Additional Engineering by Greg Burns, Alicia Guadagno
|Side One:||Side Two:|
The list of artists I’ve so far covered that I’ve listened to longer than Eels is relatively short and largely composed of the least surprising artists for me to have known for a long period of time.¹ I actually made my way into Eels fandom on the cusp of my freshman year of college, at the suggestion of my then-girlfriend, who owned Daisies of the Galaxy (in its infamously, hilariously self-censored version) and Beautiful Freak, both of which I owned before too terribly long after that, alongside their two closest temporal relatives: 1998’s Electro-Shock Blues and 2001’s Souljacker, which was still the most recent album at the time. A year later, this album was released, and you can bet, by then, I was picking it up right around the release date.
My Eels records are–somewhat shockingly–apparently the most valuable records I own. I don’t own a ton (the others are the 2×10″ Electro-Shock Blues and the last album, Wonderful, Glorious on the same format, but in a different colour, as well as End Times with its “A Line in the Dirt” 7″ companion), but people will apparently pay a lot for them. It’s less that it’s shocking for quality or popularity, and more for the fact that it has felt more like the Eels crowd is shrinking than growing, so why they would remain so expensive when the audience is (I think?) dwindling, I don’t know. Still, right now the only vinyl copy of this record listed at any sites I’d ever check to see if I want to pick up a record I can’t readily find² is at one of three sites, and they start from $125 US. Yowza! That’s almost ten times what I paid for it a decade ago!
I suppose it’s interesting I started listening to Eels in the fashion I did–for one thing, Chelsea isn’t and wasn’t A Music Person™, as she has since made a single music recommendation, and, within a year or two I knew more Eels music than she did by increasing orders of magnitude. I don’t think she’s ever caught up, but the whole not-A-Music-Person™ thing means that when we talk, it isn’t usually about music anyway. For another, Beautiful Freak is probably the most uncharacteristic of all of their albums, and Daisies is almost always talked of or thought of in the shadow of its predecessor (’98’s Electro-Shock Blues). The censored version of Daisies, alongside that, did make it possible to hear it in the art class we shared (sort of–only “It’s a Motherfucker” was censored, and incompletely, as it was all sarcastic anyway), but was, of course, not the original. I do sometimes think about finding a copy of that version, though.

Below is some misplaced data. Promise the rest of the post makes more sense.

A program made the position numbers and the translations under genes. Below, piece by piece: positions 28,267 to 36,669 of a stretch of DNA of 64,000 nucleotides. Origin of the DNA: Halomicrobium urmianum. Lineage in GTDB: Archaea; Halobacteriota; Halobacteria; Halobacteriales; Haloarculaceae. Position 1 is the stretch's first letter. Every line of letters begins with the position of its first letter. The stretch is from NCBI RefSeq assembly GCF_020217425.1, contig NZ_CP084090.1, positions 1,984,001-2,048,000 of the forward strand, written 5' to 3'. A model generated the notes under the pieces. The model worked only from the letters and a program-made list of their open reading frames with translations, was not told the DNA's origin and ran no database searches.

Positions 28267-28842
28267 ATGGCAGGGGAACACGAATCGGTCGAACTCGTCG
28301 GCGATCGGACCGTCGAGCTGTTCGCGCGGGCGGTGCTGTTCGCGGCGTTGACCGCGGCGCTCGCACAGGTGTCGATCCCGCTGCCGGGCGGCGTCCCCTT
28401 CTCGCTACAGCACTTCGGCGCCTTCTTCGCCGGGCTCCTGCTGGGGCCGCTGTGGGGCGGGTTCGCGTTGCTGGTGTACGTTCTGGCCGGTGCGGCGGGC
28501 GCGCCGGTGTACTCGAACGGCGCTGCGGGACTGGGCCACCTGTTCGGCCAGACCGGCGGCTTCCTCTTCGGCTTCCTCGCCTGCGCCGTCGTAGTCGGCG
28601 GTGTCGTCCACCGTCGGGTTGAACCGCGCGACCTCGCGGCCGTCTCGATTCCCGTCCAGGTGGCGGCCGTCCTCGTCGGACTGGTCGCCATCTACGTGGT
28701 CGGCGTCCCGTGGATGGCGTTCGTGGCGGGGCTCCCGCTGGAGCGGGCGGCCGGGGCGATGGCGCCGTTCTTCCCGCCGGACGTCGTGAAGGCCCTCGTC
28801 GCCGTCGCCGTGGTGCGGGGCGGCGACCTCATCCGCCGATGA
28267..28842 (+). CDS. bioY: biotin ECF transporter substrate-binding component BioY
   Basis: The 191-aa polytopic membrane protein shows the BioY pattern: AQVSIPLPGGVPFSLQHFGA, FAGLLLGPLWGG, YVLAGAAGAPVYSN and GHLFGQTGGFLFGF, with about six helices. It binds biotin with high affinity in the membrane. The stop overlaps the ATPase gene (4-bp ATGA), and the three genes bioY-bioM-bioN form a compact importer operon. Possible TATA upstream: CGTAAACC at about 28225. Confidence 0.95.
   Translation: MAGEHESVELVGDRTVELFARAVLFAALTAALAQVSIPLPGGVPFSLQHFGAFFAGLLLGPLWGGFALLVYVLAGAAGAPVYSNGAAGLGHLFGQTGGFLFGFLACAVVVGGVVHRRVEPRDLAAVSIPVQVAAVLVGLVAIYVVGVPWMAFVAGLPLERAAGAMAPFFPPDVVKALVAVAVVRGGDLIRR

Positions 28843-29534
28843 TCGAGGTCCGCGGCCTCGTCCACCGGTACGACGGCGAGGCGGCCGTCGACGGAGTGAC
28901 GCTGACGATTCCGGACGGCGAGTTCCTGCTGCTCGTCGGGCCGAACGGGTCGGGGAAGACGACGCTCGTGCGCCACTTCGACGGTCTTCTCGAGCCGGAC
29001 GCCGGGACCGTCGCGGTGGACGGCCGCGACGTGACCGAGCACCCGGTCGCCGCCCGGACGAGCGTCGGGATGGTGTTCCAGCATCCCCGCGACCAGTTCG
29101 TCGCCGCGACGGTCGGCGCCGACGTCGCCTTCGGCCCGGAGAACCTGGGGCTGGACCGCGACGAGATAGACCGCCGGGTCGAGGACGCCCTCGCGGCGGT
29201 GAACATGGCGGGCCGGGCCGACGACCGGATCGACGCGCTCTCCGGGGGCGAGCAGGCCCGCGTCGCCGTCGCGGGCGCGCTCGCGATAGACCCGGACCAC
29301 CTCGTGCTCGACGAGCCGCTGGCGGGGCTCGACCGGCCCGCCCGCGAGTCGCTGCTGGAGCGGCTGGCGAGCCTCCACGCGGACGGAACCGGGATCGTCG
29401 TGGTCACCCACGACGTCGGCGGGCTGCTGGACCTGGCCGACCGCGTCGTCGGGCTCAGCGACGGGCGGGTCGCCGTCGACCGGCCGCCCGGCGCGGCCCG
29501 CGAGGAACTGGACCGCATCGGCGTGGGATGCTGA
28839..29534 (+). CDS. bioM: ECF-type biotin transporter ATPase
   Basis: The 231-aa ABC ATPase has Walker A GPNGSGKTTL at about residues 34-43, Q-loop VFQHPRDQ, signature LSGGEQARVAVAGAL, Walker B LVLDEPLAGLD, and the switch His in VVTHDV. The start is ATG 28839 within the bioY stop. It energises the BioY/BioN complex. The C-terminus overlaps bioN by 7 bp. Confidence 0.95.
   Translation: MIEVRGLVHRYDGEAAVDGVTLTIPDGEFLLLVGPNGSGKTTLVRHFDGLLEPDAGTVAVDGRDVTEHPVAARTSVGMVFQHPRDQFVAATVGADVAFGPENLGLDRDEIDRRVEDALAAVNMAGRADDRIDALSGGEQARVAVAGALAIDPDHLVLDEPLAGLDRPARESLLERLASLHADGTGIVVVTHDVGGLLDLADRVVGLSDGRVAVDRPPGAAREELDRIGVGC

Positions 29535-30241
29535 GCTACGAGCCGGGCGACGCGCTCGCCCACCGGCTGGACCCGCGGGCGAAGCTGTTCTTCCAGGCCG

But I was rather well-rounded on my Eels knowledge by the time Shootenanny! came out. I had all of their albums up to that point and tended to wear them out constantly, especially in those days where you could carry my CD collection in a box or two–and maybe even my records, for that matter (I couldn’t tell you how many it takes now, because I didn’t count all of them when I moved here 9 months ago). It became more and more interesting that I did like them, though–Chelsea’s parents did, too, and so did mine. My whole nuclear family went to see them live once, even, though I recall it being closer to the release of follow-up Blinking Lights and Other Revelations.
With “All in a Day’s Work”, the feel and tone of most of Shootenanny! is set into place: unsurprisingly for Mark Oliver Everett (aka “E”), it’s entirely in contrast to the image set-up by an exclamation mark on a word modified from a celebratory occasion. It’s largely plodding in pace, with a grungy filter over his voice that distorts it quite deliberately. There’s a nice set of instruments behind it, and he even works in an interesting vocal “duet” with the guitars, but it remains dirge-like despite this, particularly via Butch’s clear-cut and knowingly basic drumming. It’s always been a favourite track of mine anyway, though–the way the chorus cuts through that shuffling slump without actually lifting the tone (just the energy!) is pretty magnificent. That the whole thing is lyrically self-deprecating (ie, “everything is screwed up, which is all just a day’s work for me…”), but with the same shrugging disinterest and twist of wry awareness that permeate’s E’s songwriting, whether it’s truly poignant pains of the well-known variety (his family history is a gigantic pile of sadness and loss) or just this kind of self-ribbing.